I wanted to do a quick test with a Kretschmann Surface Plasmon Resonance setup. So I got a glass slide with 50nm coating, a 650 nm, 0.9mW laser diode, and a prism. I essentially place this as a vertical setup with the glass slide on top of the prism with immersion oil in between. I placed it vertically so that gravity keeps the prism, immersion oil, and glass slide in place.

Then I manually move the laser slowly till I see a dip in the reflected beam, but I never see any dips. I even placed a linear polarizer in front of the laser, but I still see no dips in intensity. I was wondering what the issue could be? Or is there a 3D printable vertical SPR setup that I could replicate as I am doing this at home, so a horizontal setup is a bit difficult to do without the oil leaking downwards or some other solutions on top of the gold film.

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  • $\begingroup$ what is your angular resolution? at 650 nm on gold, this resonance can be very narrow (<0.5 degrees). If you move the laser manually, it might be easy to miss. $\endgroup$
    – sleepy
    Apr 12, 2021 at 22:26
  • $\begingroup$ Right now I was just moving the laser by hand at different angles. But I plan on using the 28BYJ-48 stepper motor with arduino to turn the prism to different angles. So its resolution would be 360/4096 = 0.088 degrees. But shouldn't the dip be wide like in this video youtube.com/watch?v=RO6Rq6-cqsY&ab_channel=davecoulter $\endgroup$
    – Jeff Boker
    Apr 13, 2021 at 0:43
  • $\begingroup$ Jeff, the width depends on a few things, and one of them is quality of the gold film. 50 nm looks like a proper thickness though. Vertical or horizontal should not matter at all, just make sure that the polarization is in-plane. Another thing is the oil; when I was building a similar setup a while ago, I tried a few liquids and got the best results with just water (not sure why). Also, before you use the motor, you could try to focus the laser light with a lens. This will effectively broaden the resonance so you will be less likely to miss it. $\endgroup$
    – sleepy
    Apr 13, 2021 at 7:49
  • $\begingroup$ The reason for making it a vertical setup was so that I wouldn't need to create a chamber to hold the slide and liquids together. What did you use to ensure the slide stayed in contact with the prism? Also, I assume you rotated the laser in an arc to change the angle right? $\endgroup$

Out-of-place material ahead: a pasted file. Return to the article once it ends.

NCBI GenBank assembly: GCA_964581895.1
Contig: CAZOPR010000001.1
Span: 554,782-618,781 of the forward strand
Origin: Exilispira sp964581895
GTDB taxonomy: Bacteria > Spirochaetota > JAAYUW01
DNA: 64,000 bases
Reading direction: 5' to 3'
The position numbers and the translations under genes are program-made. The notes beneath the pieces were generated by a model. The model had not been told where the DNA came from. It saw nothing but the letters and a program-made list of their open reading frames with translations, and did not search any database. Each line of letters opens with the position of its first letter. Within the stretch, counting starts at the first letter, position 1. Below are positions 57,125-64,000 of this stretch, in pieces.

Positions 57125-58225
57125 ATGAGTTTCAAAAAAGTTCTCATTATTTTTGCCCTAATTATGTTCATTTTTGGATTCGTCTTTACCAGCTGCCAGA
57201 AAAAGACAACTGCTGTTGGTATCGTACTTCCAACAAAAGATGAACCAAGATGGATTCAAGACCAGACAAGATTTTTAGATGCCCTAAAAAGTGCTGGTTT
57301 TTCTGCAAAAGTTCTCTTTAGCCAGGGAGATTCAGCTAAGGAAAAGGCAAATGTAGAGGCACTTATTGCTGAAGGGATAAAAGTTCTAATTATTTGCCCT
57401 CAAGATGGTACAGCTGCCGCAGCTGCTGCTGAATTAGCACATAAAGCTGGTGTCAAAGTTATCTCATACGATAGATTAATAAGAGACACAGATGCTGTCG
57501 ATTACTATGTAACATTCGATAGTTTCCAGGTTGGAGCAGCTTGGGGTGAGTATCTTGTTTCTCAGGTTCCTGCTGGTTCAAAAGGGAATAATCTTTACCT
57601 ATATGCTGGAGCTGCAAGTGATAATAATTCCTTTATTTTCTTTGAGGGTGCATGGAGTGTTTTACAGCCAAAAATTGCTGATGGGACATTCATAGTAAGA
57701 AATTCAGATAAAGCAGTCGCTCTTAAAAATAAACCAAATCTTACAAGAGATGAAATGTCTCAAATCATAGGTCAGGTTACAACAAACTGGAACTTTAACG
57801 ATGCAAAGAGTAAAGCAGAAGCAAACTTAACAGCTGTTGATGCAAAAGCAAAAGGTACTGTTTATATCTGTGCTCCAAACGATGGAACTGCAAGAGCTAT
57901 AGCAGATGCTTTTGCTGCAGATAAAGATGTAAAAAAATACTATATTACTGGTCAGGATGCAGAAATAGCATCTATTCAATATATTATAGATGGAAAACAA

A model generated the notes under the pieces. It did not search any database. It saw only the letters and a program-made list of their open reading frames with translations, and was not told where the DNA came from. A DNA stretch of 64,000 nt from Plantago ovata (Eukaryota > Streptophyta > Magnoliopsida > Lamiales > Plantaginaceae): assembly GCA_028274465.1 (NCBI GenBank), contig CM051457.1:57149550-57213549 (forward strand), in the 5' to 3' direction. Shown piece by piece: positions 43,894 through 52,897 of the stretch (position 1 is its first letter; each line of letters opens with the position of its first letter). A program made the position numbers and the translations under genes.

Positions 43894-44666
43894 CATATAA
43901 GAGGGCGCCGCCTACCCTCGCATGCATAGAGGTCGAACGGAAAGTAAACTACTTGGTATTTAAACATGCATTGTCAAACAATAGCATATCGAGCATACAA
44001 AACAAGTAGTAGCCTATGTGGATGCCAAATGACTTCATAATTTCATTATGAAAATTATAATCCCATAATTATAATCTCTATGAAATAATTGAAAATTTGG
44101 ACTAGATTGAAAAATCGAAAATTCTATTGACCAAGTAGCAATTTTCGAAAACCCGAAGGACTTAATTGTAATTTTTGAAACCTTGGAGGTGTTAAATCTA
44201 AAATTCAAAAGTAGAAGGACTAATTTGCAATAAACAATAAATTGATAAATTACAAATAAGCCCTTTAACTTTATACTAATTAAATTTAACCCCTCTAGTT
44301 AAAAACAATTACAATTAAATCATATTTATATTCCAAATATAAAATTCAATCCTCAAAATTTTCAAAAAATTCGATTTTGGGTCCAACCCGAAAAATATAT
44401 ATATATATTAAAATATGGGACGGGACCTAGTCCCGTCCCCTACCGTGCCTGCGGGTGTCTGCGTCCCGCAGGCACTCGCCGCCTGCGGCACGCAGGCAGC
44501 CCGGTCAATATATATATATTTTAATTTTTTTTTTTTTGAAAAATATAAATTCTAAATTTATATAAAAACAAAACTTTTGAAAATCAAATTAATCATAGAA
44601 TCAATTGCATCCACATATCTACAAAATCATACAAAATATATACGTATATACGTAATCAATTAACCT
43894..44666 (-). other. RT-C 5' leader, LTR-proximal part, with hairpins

– Jeff Boker
    Apr 13, 2021 at 12:40
  • 1
    $\begingroup$ 1. I had a golden film on a thin (and light) glass substrate, so a droplet of water was enough to make sure it is attached to the side of the prism. 2. No, I had a prism on a goniometer and rotated the prism and the detector together. Actually, another thing is whether you have a photodiode to detect intensity changes, because if the gold surface is not perfect, the drop in the intensity could be small and hard to notice with the naked eye. Other things to check are whether you don't have the glass slide upside down, and whether there is no oil on top of gold. $\endgroup$
    – sleepy
    Apr 13, 2021 at 13:23

1 Answer 1


The best approach is to plate a gold film directly on a flat side of a semi-circular polarizer. The next best approach is to have the gold film surface clamped tightly down on the polarizer. The third best approach is to have a liquid film between the polarizer and the gold surface.

The index of refraction changes as the light exits from the polarizer to air/liquid to the gold surface (and back after reflection). The plasmon resonance depends on the angle incoming to the gold and the index of refraction of the medium above the gold. You must eliminate as many of the intermediate changes as possible. Hence plating the gold film directly on the polarizer. Oil or water physisorb on the gold surface and can cause change in surface plasmon density. Using a non-circular polarizer will cause a change in refraction angle as the light goes into and exits the polarizer.

You do not want to be looking down the path of the reflected laser light to try to "see" this phenomena! You could try using a paper that is coated with a fluorescent dye that is sensitive to the laser wavelength as a sensor for the reflected light. The pattern could reveal itself more strongly that way.

  • $\begingroup$ I assume that the paper coated with dye is placed on the other side of the prism where the reflected light comes out. Are there papers pre-coated with fluorescent dyes or does this need to be done manually and are there manuals showing how to do it? Also, I noticed that prisms coated with gold directly tend to cost thousands of dollars, so I didn't opt for that solution. $\endgroup$
    – Jeff Boker
    Apr 13, 2021 at 16:42
  • $\begingroup$ I've noted the placement of the dye-coated paper. A quick and dirty approach would be to look for paper that fluoresces at the laser wavelength (e.g. "black light" paper). $\endgroup$ Apr 13, 2021 at 17:43

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